Daniel Pico & Salomé Ramirez. Senior Project. Electrical Engineering Department. California Polytechnic State University, San Luis Obispo - PDF

3-INput Pre-Amp By Daniel Pico & Salomé Ramirez Senior Project Electrical Engineering Department California Polytechnic State University, San Luis Obispo June Daniel Pico & Salomé Ramirez Table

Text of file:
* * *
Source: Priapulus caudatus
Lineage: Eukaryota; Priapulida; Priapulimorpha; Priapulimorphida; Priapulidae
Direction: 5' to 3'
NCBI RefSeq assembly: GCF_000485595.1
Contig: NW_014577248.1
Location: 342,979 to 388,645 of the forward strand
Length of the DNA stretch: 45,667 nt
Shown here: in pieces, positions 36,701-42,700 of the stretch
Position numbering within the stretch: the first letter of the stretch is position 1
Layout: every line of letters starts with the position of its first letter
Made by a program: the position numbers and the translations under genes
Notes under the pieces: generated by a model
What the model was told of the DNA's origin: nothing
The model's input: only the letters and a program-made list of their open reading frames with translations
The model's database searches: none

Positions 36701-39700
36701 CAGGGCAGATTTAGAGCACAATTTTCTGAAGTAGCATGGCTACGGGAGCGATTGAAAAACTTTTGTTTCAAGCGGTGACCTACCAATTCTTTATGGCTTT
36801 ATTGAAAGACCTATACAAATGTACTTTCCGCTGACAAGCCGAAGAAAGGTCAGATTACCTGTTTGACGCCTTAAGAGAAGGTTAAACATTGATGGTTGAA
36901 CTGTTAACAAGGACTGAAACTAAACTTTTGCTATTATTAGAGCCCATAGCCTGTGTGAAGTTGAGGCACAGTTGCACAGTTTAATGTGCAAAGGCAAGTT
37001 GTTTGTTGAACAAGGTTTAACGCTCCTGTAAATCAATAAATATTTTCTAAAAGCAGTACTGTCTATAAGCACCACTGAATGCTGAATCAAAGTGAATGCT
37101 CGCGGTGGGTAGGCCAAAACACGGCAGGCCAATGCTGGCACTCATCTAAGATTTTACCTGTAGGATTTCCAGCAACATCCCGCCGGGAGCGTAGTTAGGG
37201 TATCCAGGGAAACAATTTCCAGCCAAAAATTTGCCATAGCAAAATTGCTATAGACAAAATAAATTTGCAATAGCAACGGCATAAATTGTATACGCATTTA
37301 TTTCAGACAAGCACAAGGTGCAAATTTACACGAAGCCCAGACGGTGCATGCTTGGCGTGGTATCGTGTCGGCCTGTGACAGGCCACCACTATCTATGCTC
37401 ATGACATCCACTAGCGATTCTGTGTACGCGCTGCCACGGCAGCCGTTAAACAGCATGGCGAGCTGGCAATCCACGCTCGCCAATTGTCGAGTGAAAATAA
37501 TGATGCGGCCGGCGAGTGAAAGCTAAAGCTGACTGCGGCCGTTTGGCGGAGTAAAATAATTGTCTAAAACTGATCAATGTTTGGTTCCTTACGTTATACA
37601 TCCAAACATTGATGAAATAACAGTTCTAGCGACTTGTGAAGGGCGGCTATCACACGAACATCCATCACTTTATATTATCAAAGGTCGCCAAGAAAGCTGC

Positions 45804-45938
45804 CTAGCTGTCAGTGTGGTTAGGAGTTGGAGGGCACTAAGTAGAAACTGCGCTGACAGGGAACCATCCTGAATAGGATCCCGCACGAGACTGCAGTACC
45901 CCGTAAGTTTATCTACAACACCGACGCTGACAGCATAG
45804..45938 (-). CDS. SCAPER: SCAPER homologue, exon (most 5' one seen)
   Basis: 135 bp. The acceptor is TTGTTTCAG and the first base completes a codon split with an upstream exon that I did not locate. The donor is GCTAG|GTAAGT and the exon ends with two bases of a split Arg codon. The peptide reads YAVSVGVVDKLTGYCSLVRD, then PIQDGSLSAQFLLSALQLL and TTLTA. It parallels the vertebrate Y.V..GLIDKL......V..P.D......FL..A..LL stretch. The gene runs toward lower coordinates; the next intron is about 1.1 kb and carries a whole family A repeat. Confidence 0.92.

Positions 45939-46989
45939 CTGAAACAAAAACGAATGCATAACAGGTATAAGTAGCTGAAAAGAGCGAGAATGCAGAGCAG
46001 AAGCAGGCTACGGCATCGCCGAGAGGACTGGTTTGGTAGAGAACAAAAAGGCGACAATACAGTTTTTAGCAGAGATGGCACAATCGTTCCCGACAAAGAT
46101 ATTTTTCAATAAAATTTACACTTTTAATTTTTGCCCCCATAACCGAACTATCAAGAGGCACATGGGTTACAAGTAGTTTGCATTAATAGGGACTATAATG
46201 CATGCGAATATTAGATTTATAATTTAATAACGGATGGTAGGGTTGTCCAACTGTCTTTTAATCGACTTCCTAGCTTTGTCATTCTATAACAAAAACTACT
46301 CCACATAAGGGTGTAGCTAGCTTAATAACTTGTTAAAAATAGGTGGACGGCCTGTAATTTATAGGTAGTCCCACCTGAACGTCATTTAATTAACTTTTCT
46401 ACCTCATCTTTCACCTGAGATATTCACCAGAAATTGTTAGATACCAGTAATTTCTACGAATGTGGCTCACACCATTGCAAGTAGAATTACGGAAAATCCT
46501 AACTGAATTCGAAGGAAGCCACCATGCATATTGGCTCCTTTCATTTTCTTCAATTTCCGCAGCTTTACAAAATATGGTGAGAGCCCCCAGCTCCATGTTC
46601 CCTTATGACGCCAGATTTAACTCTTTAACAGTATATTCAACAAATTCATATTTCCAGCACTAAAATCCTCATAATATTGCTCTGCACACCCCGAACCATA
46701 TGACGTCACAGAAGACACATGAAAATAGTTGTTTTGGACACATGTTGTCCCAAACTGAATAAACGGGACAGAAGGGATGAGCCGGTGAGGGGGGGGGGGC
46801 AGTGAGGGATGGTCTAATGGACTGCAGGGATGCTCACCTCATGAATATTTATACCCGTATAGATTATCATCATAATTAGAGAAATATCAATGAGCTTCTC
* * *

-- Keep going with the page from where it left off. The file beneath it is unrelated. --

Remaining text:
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3-INput Pre-Amp By Daniel Pico & Salomé Ramirez Senior Project Electrical Engineering Department California Polytechnic State University, San Luis Obispo June Daniel Pico & Salomé Ramirez Table Of Contents Section Page Acknowledgements...5 Abstract...6 I. Introduction...7 II. III. IV. Requirements and Specifications...8 Functional Decomposition INput Pre-Amplifier Design, Testing and Implementation 11 i. Input Signal Ranges.12 ii. Power..17 Power Source Switched and Voltage Regulator Switching Capacitor iii. Logic Line Decoder and OR Gate Programmable Gain iv. Audio Signals.. 26 Summing Amplifier Stage Power Boost Headphone Option v. 3-INput Pre-Amplifier Overview 32 V. Conclusion...35 VI. Future Improvements Appendices A. Senior Project Analysis...37 B. List of Materials...43 C. PCB Layout...44 D. Piezo Pick-Up Construction List of Tables & Figures Table Page 1. Requirements and Specifications Level One Block Diagram Description Peak-Peak Voltages For Piezo, Coil, and Microphone Pick-Ups Test Cases for Power Source Switching and Voltage Regulator Stage Truth Table for Inputs and Outputs of the 3-8 Line Decoder Inputs and Outputs of the 3-8 Decoder and OR Gate according to # of inputs ON Programmable Gain Values MDAC Simulation Test Cases MDAC Experimental Test Cases...30 Figure Page 1. 3-Input Pre-Amp: Level Zero Block Diagram AAA Battery Holder, Coil Transducer, Piezo Transducer and Electret Microphone Input Pre-Amp: Level One Block Diagram INput Pre-Amplifier Schematic Inputs Signals Schematic for Power Source Switching and Current Charge Pump Power Controller and Regulator Voltage Output Simulation Power Controller and Current Charge Pump Regulator Switching Capacitor Configuration Switched Capacitor Rail Noise Switched Capacitor biasing Circuitry Input and Output Signals with Switched Capacitor Filter Voltage Rails for Final Prototype MDAC Programmable Gain Schematic Programmable Gain of Programmable Gain of Programmable Gain of Pre-Amp Design Schematic Prototype I Minimum Output Voltage (All Signals ON and all Potentiometers at 100kΩ) Maximum Output Voltage (All Signals ON and all Potentiometers at 0kΩ) Coil Signal in with 1, 2 or 3 Switches ON Coil Input Only with 1 Switch ON Coil Input Only with 2 Switches ON Coil Input Only with 3 Switches ON Power Amplifier Circuitry for Headphone Option INput Pre-Amplifier Schematic Implementation of the 3-INput Pre-Amplifier Prototype Box Design for 3-INput Pre-Amplifier [11] D Box Design for the 3-INput Pre-Amplifier [11] Acknowledgements We would like to thank everyone that supported our ideas and help facilitate a greater understanding of electrical engineering and life. To our professors at Cal Poly San Luis Obispo, families, friends and distinctively our senior project advisor Vladimir Prodanov, thank you. There s no free lunch, we now know. 5 Abstract There is no commercial available pre-amplifier that takes 3 individual input signals and synthesizes them for an acoustic guitar. The acoustic pre-amplifier takes three separate small signal inputs and combines or isolates to endure amplification depending with user setting. The user deciphers which signal or signal combination is desired. The device features coil pick-up, microphone pick-up, and piezo disc pick-up for variety of tone quality and control. 6 I. Introduction In the world of music, a musician explores his instrument contained by creative bounds, grasping for refreshing new perspectives. The 3-INput Pre-Amp meets costumer needs by offering a creative door to be opened by the musician. This door allows the musician to embrace the full embodiment of the acoustic guitar. With renewed perspectives come innovative styles, new cultural uprisings, which all hold constructive value in a progressive society. The 3-INput Pre-Amp provides variation of tones with synthesis adding a further extension and control of the natural acoustic sound. 7 II. Requirements and Specifications Table 1: Requirements and Specifications TABLE I 3-INPUT PRE-AMP REQUIREMENTS AND SPECIFICATIONS Marketing Engineering Requirements Specifications 1 Signal Distortion: 1% of input/output signal Justification Based on similar commercial available products. Also test equipment limitations. Human audible sound range. 1 Frequency Response: 20Hz to 20KHz(-3dB) 1 SNR: Greater than -70dB Based on similar commercial available products. Also test equipment limitations. 1,5 Voltage Gain ~ 16 db (Per Individual Input) Based on similar commercial available products. 1,2,3 Input Impedance ~ 50Mohms Prevent loading transducers. 1,2,3 Output Impedance ~ 3kohms Prevent loading pre-amp. 2,3,4,5 Power Supply : 4.5V (3 AAA Battery), Less than 10mA consumption Commercially available power source, Extend battery life and efficiency. 2,3,4,5 Weight: 5 Lbs Easy to use, install and maneuver. 2,3,4,5 Dimensions: 5 L x 3 W x 2 H Comparable to guitar pedals. Marketing Requirements 1. The system should have great sound quality. 2. The system should be easy to install. 3. The system should have low cost. 4. The system should have long battery life. 5. The system should have switches for choosing input arrangement. For competitive purposes, product suitability and commercial standards, the goal is to meet specifications and compete commercially. Our amplifier should have great tone quality with low sound distortion, be low cost in comparison to market value products, have just as long battery life, portable or easy to fit next to other guitar pedals, durable and have the ability to give the user the choice of synthesis for their specific choice of tone. 8 III. Functional Decomposition (Level 0 and Level 1) Figure 1: 3-INput PRE-AMP Level Zero Block Diagram. Figure 1 above shows the main inputs and outputs of the 3-Input Pre-Amp. The system allows three different pick-up inputs: coil, microphone and piezo-disc, which can be selected individually or whatever combination choice by the user. Figure 2: AAA Battery Holder, Coil Transducer, Piezo Transducer and Electret Microphone 9 Figure 3: 3-INput PRE-AMP Level 1 Block Diagram. Figure 3 elaborates on the main internal functions of the pre-amplifier which require the Voltage regulation and Management, Signal Logic and Programmable Gain, Audio Signal Amplification and Output Control, and Headphone Power Amplifier Option. TABLE II LEVEL ONE BLOCK DIAGRAM DESCRIPTION Table 2: Level One Block Diagram Description Modules Inputs Outputs Functionality 3-Input Signal Amplifier 3 Small Signals: Magnetic Coil pick-up Signal, Microphone Transducer pick-up, and Piezo disc vibration pick-up. Power Source consist of two inputs one is optional. Primary Source is Battery with auto switch Auxiliary (USB) capability available. Amplified, synthesized output signal to either ¼ mono jack or 3.5mm Stereo headphone option. The system takes in three small input signals. Conditions and Synthesizes accordingly to create a large clean output signal. 10 IV. 3-INput Pre-Amplifier Design, Test and Implementation Figure 4: 3-INput Pre-Amplifier Schematic The 3-INput Pre-Amplifier can be divided into three different stages: the power stage, the logic stage and the audio signals stage. The power stage contains a power source controller, voltage regulator and a switch capacitor which sets the appropriate rails for the operation of the system and allows the user to power the pre-amp with either a battery or auxiliary source. The logic stage is composed of a 3-8 line decoder, OR Gate and MDAC. This stage controls the gains of the input signals according to the number of pick-ups that are set on manually by the switches. The audio signals stage equalizes all inputs signals so that the output of the pre-amp is approximately 1V-2V, which is standard for the input of power amps. The system also contains a headphone boost option which amplifies the signal to 2-4 V with internal adjustment for headphone use. 11 i. Input Signal Ranges The three different pick-ups were tested in order to obtain the voltage ranges of the input signals to the pre-amplifier system. Each pick-up was observed with different styles of playing to gather the setting values for the designing of the pre-amp. The average or common values were then considered for the selection of the components in the design to avoid distortion of the signal by clipping. The following figures and tables summarize the data gathered: Piezo Pick-Up E6 String (82Hz): Figure 5: Pluck Style Test Figure 6: Manual Pulling Test Figure 7: Guitar Pick Test 12 E1 String (330Hz): Figure 8: Pluck Style Test Figure 9: Manual Pulling Test Figure 10: Guitar Pick Test Other Testing Styles: Figure 11: Moderate Banging Test Figure 12: Extreme Banging Test 13 Coil Pick-Up E6 String (82Hz): Figure 13: Pluck Style Test Figure 14: Manual Pulling Test Figure 18: Guitar Pick Test E1 String (330Hz): Figure 21: Pluck Style Test Figure 22: Guitar Pick Test 14 Other Testing Styles: Figure 16: Nothing Test Figure 17: Open Strum Test Electret Microphone Pick-Up E6 String (82Hz): Figure 19: Pluck Test Figure 20: Guitar Pick Test E1 String (330Hz): Figure 23: Pluck Test 15 Other Testing Styles: Figure24: Open Strum Test Figure 25: Moderate Banging Test Figure 26: Nothing Test Guitar Test Style Table 3: Peak-Peak Voltages for Piezo, Coil, and Microphone Pick-Ups Nothing Manual Pulling Open Strum Extreme Slap Moderate Slap Guitar Pick(E6/1) Hard Finger Pluck(E6) Hard Finger Pluck(E1) Approx. Coil Pick-Up N/A N/A ~mvpp Piezo Pick-Up N/A V ~mvpp Electret Mic 47.5 N/A V 3.06V V 980 ~mvpp The data obtained from the waveforms in the figures above is summarized in Table 1. The highlighted values are the common values for each input signal. These values are the ones considered for setting appropriate component values for the design of the pre-amp gain stages in order to maintain an output signal free of distortion. 16 ii. Power Power Source Switching and Voltage Regulator The low-loss power path controller with current charge pump regulator provides automatic switching between two power sources, auxiliary and battery. The first stage of the low-loss power path controller controls a P-channel MOSFET which acts as a power switch. The sense pin of the LTC4412 outputs the highest voltage between the two power sources. Therefore, when the aux input is ON, the battery input would be disconnected saving power dissipation from it unless required. The LTC1754 current pump regulates output voltage of the controller and sets it at a steady 5V which is the operating voltage for the pre-amplifier. The regulator allows an input voltage in the range of 2.7 to 5.5 V in order to allow a 5V output. This particular stage enhances battery life. Figure 27: Schematic for Power Source Switching and Current Charge Pump 17 Below are the results for various tests done to verify that the output power to the system holds at 5V regardless of being powered by a battery or USB source and is able to output 5V with even a low input voltage of 2.7V. As seen from Figure 28, the output voltage contains some ripple but through testing, the operation of the pre-amp didn t seem to be affected by it. Table 4: Test Cases for Power Source Switching and Voltage Regulator Stage V BATTERY (V) V AUX (V) V OUT (V) V RIPPLE (mv) Figure28: Power Controller and Regulator Voltage Output Simulation 18 The Figure below shows the implementation of the power controller and regulator. It has two inputs, one for an auxiliary source and another for a battery source. The 5V output is then connected directly to the input of the switch capacitor. Figure 29: Power Controller and Current Charge Pump Regulator Switched Capacitor In order to simplify the design of the pre-amplifier and provide headroom (voltage range) to prevent distortion, the system is sustained using a dual-supply of 5V to 5V making the reference voltage at GND level. The power stage will produce a 5V output and therefore, a switched capacitor is used to produce the negative voltage of 5V. The figure below shows the configuration of the MAX1044 Switch Capacitor. 19 Figure 30: Switching Capacitor Configuration The Switched Capacitor effectively produced the -5V for the dual supply of the op-amps but introduced noise to the system. As seen in the waveform below, the positive rail or channel 2 waveform produced a noise voltage of approximately 560mVpp and the negative rail or channel 1 waveform produced 890mVpp noise. Figure 31: Switched Capacitor Rail Noise The noise was also present in the output of the pre-amplifier, for which filtering was required in order to reduce the corruption in the signal. The values for the filter design were found according to the calculations shown below considering that the total system pulls 20 7mA. The cutoff frequency was chosen at 5.3kHz to eliminate all high frequency noise while retaining the bandwidth required for the range of frequencies of the input signals of a guitar (~ 20 Hz 1.5 khz). The calculations and values chosen for the filter components were made for an initial 9V to -9V design but still applied to the final 5V to -5V design, therefore were kept unchanged. Figure 32: Switched Capacitor biasing Circuitry After filtering, the noise at the output reduced by a factor of 5 yielding peaks of 162.5Vpp at the same frequency of 27kHz as shown in the figure below. 21 Figure 33: Input and Output Signals with Switch Capacitor Filter The final design is operated with a 5V dual supply. The rails of the system are shown in the picture below for the final prototype. Figure 32: Voltage Rails for Final Prototype 22 iii. Logic 3-8 Decoder and OR Gate The switches required for turning ON/OFF the input signals and setting the appropriate values for the programmable gain are going to be controlled by a CD74HC line decoder and a CD74HC4075 OR Gate. Three external switches will allow the user to control the inputs signals to be used (coil, piezo, mic or a combination of these). The state of the switches will also dictate the appropriate digital values set for the MDAC in order to provide the corresponding gain for the various cases. The programmable gain is set to amplify the signal depending on the number of inputs that are going into the system. The gain is set differently when only one input is on, two inputs are on or all input signals are going through. The 3-8 decoder determines how many switches are on and the OR gate combines the different possibilities for a single signals or for two signals being on. The case were the three switches are on does not require any ORing. As seen from the tables below, Y1, Y2 and Y4 are inputted into one OR gate and Y3, Y5 and Y6 are inputs to a second OR Gate. Table 5: Truth Table for Inputs and Outputs of the 3-8 Line Decoder 23 Table 6: Inputs and Outputs of the 3-8 Decoder and OR Gate according to number of inputs ON # of Inputs Gain 3-8 Decoder Outputs (OR Gate Inputs) 1 6 Y1,Y2,Y4 2 3 Y3,Y5,Y6 3 2 Y7 Programmable Gain Figure 35: MDAC Programmable Gain Schematic The TLC7524 MDAC was set at three different programmable gains depending on how many pick-up signals are inputted. The minimum programmable gain is 2, therefore when the three pick-up signals are simultaneously ON, the MDAC was set to have a gain of 2. The table below summarizes the other cases together with the formula used for the calculations made. 24 Table 7: Programmable Gain Values Programmable Gain # Inputs Gain (1/D) D7-D0 D 3-input input input The following figures show the output of the MDAC driving by the switched capacitor dual supply. The waveforms were observed before filtering was applied to the switched capacitor stage and therefore noise in the signals is very noticeable. Figure 36: Programmable Gain of 2 Figure 37: Programmable Gain of 3 Figure 38: Programmable Gain of 6 25 iv. Audio Signals Summing Amplifier Stage Figure 39: Pre-Amp Design Schematic Prototype I Figure 39 shows the schematic for the audio signal stage of the 3-Input pre-amplifier system. The first amplifier stage is a LM741 summing amplifier that inputs all three signals with their respective gains. The 1µF capacitors are dc coupling capacitors to eliminate any offset present in the incoming signals. The resistor values were chosen considering the peakto-peak voltages that each pick-up produced in order to equalize the three signals and achieve the desired 1V-2V output signal. The three 100k potentiometers were chosen equally for the three inputs to allow approximately the same range of volume control. The final portion of the schematic represents the programmable gain stage of the system, the MDAC, which is simply represented by an op-amp with the varying gains of 2, 3 and 6. The simulations below were done with 200 mvpp input signals for the Coil and Piezo pickups and 400mVpp for the Mic with all inputs set at 100Hz. 26 Figure 40 shows the case when all switches are ON, allowing all three signals to go through. It demonstrates the minimum output voltage since the potentiometers were all set at 100kΩ. The minimum output signal is ~ 800mV. Figure 40: Minimum Output Voltage (All Signals ON and all Potentiometers at 100kΩ) Figure 41shows the same configuration than above but demonstrating the maximum output voltage when all potentiometers are set at 0kΩ. The maximum output signal is ~ 2.1V. Figure 41: Maximum Output Voltage (All Signals ON and all Potentiometers at 0kΩ) The simulation below was done in order to verify the operation of the MDAC programmable gain. All the waveforms demonstrate when only one input signal is coming in but what is varying is the number of switches that are ON or OFF. The MDAC sets a gain 27 of 2, 3 or 6 depending on the number of switches that are On or OFF regardless of whether the input signals are coming through or not. Figure 42: Coil Signal in with 1, 2 or 3 Switches ON The table below summarizes the results of the three cases to test the MDAC functionality. Table 8: MDAC Simulation Test Cases ONLY Coil Signal ON # of Switches Output Signal (mv) The same test was done to the actual circuit to verify the results obtain in the simulation. The waveforms below are all for when only the coil signal is being inputted. The number of switches is then changed to see the MDAC programmable gain changing. Table summarizes the results obtained. 28 Figure 43: Coil Input Only with 1 Switch ON Figure 44: Coil Input Only with 2 Switches ON 29 Figure 45: Coil Input Only with 3 Switches ON Table 9: MDAC Experimental Test Cases ONLY Coil Signal ON # of Switches Output Signal (mv) Power Boost HeadPhone Option In addition to the 1V-2V mono output to a power amplifier, the design allows a headphone option. The user can switch ON the boost selection with a double pull double throw switch which enables the signal to be heard through a 3.5mm stereo output. The LM386 low voltage power amplifier IC was used for this application. This stage takes the input signal and amplifies it to ~2V 4V output and the internal 10k potentiometer allows for volume regulation. When the DPDT switch is turned on, the LM386 gets powered and the current 30 through the system increases from 7 ma to 12mA. The DPDT switch efficiently prevents the circuit from drawing extra current without being needed. Only when the headphone option switch is enabled, the system draws the extra 5mA needed for this selection. Figure 46: Power Amplifier Circuitry for Headphone Option The schematic in Figure 46 provided by TI fails to illustrate the need of a bypass capacitor from the voltage source to GND. Without this capacitor the lower frequency bass sounds would sound static like and drastically decreased the quality of sound. 31 v. 3-Input Pre-Amplifier Overview The Figure below shows the final schematic for the 3-INput Pre-Amplifier. The pickup signals are inputted into three corresponding double pull double throw switches. One side of each switch is inputted to the logic stage of the system. This sets highs or lows (Vcc or GND) to the 3-8 decoder to determine